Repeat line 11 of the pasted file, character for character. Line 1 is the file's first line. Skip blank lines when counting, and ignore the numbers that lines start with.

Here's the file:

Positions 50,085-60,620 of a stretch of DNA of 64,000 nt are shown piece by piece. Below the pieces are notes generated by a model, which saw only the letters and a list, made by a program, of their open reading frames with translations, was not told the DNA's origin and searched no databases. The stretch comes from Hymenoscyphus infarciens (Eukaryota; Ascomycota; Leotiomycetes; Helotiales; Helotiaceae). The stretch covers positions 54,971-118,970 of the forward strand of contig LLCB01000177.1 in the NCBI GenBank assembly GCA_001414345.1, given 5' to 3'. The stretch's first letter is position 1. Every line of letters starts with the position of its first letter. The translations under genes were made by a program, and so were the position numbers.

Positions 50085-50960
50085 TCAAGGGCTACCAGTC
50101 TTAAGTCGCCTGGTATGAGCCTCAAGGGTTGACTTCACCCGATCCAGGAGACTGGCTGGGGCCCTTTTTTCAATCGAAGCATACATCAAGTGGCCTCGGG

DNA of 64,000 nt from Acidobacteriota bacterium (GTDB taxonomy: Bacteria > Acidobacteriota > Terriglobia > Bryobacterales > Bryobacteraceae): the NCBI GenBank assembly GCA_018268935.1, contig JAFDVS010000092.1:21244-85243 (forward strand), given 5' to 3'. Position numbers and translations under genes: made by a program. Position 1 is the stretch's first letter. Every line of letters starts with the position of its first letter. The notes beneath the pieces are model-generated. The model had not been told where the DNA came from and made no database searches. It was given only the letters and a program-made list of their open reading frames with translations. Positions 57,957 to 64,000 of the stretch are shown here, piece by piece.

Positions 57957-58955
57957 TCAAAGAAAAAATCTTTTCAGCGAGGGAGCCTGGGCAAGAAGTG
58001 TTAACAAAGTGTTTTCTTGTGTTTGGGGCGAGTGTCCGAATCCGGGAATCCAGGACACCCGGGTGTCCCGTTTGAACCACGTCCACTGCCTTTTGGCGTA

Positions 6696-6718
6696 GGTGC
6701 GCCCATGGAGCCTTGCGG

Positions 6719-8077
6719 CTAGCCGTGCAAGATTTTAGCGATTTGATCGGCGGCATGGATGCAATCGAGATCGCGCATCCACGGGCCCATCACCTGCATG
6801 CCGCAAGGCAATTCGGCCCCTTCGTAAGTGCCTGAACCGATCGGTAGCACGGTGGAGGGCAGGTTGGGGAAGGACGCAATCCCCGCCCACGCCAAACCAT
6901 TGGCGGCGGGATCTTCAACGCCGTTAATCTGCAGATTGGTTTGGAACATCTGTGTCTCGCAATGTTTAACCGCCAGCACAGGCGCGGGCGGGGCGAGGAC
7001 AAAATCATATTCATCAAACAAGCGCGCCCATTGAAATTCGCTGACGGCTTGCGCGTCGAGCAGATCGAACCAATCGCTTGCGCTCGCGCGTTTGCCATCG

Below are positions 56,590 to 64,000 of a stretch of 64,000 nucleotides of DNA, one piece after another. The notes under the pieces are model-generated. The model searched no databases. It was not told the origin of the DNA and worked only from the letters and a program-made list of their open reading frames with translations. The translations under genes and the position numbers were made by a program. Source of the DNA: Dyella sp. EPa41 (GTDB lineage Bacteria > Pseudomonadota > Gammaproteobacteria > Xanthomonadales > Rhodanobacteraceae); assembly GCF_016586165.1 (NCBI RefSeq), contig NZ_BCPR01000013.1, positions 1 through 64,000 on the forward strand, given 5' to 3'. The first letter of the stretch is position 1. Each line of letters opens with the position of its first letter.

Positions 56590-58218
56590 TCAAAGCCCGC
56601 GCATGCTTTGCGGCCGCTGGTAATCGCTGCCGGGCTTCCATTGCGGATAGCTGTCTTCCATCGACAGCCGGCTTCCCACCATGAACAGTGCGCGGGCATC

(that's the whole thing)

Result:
6701 GCCCATGGAGCCTTGCGG